years, Europe has been putting in place policies to tackle specific problems,
such as air pollution and water pollution. Some of these policies have had remarkable results. Europeans
enjoy cleaner air and cleaner bathing waters. A greater share
of municipal waste is recycled. More and more land and marine areas are protected. The
European Union has been reducing its greenhouse gas emissions compared
to 1990 levels. Billions of euros have been invested in more liveable cities
and sustainable mobility. Energy generated from renewable sources grew
this period, our knowledge and understanding of the environment have also
expanded, underlining the fact that people, the environment and the economy are
all parts of the same system. In the 25 years since its founding, the European
Environment Agency has been connecting and developing these spheres of
knowledge to enhance our systemic understanding. People cannot live well if the
environment and the economy are in bad health. Inequality in the distribution
of benefits, such as economic wealth and cleaner air, and costs, including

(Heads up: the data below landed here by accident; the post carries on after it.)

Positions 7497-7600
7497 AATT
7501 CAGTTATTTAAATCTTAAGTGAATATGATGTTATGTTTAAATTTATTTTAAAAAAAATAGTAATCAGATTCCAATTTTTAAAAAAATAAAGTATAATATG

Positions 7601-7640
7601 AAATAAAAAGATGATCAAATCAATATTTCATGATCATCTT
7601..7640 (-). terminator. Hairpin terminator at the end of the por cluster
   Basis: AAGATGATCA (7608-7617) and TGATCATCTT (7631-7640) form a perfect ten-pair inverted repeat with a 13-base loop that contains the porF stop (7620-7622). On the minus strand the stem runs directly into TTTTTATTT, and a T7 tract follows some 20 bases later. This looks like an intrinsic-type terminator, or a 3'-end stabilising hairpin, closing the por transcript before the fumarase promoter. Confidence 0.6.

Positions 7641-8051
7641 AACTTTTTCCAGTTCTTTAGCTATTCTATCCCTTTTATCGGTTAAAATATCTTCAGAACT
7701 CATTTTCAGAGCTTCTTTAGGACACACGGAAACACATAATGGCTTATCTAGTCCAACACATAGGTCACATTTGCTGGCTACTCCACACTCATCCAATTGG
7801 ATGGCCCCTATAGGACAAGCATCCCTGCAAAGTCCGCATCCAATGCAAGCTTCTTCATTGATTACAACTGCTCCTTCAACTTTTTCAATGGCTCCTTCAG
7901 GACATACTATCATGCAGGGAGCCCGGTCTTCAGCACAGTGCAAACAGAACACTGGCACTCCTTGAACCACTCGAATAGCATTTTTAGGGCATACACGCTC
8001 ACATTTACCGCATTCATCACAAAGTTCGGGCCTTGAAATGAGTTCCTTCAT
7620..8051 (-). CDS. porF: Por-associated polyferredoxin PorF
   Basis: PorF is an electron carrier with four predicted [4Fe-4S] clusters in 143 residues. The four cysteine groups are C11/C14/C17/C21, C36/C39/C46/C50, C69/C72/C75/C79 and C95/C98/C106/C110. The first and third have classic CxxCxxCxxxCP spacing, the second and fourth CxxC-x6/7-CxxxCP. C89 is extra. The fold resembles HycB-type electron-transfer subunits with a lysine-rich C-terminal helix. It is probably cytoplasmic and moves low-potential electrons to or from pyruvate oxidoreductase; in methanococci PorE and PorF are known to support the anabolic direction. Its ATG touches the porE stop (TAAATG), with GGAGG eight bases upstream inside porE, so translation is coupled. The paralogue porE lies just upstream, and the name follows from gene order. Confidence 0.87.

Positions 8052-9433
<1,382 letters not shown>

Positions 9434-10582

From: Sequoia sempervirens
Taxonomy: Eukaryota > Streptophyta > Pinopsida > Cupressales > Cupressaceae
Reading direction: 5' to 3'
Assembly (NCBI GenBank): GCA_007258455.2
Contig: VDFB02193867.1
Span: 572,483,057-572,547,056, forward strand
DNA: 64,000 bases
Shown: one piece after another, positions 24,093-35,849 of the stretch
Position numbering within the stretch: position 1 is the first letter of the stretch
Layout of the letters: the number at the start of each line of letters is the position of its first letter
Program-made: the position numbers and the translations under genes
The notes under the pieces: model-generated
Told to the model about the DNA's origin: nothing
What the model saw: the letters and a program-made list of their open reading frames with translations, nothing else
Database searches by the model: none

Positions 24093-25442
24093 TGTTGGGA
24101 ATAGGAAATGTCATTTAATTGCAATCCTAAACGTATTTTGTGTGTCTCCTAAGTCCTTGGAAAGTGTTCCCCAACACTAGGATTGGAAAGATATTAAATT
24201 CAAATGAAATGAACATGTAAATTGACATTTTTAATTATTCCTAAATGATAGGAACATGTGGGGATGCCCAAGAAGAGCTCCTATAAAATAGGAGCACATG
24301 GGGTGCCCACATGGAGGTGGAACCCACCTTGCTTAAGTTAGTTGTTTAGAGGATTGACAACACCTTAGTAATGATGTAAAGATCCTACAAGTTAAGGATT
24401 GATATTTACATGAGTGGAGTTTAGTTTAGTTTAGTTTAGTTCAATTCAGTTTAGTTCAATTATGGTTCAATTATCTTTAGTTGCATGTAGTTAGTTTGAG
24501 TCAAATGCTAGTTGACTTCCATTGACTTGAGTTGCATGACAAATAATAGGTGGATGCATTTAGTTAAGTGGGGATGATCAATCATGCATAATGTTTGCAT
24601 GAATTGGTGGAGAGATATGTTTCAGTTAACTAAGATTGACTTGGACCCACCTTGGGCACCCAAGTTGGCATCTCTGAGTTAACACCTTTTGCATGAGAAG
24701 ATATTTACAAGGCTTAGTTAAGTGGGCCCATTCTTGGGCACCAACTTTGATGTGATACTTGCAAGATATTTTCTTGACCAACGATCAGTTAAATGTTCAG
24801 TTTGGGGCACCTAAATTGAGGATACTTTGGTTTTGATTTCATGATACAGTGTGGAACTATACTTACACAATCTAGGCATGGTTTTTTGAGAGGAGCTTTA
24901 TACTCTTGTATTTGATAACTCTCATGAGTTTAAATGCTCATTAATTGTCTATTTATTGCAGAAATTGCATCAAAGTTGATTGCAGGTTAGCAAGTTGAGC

pollution and yields lost to drought, will continue causing social unrest.
facts can be difficult to accept. Similarly, established governance structures,
consumer habits and preferences can be difficult to change. Yet, despite the
magnitude of the task, it is still possible to build a sustainable future. This
entails halting some current practices, such as cutting environmentally harmful
subsidies and phasing out and banning polluting technologies, while supporting
sustainable alternatives and the communities affected by change. A
carbon-neutral, circular economy can reduce demands on our natural capital and
limit the rise in global temperatures. Changing our course will also require changing
our habits and behaviours, for example, in the way we move and what we eat. The
knowledge to steer this transition towards long-term sustainability is there.
There is also growing public support for change. Now, we need to assume
responsibility and accelerate this change.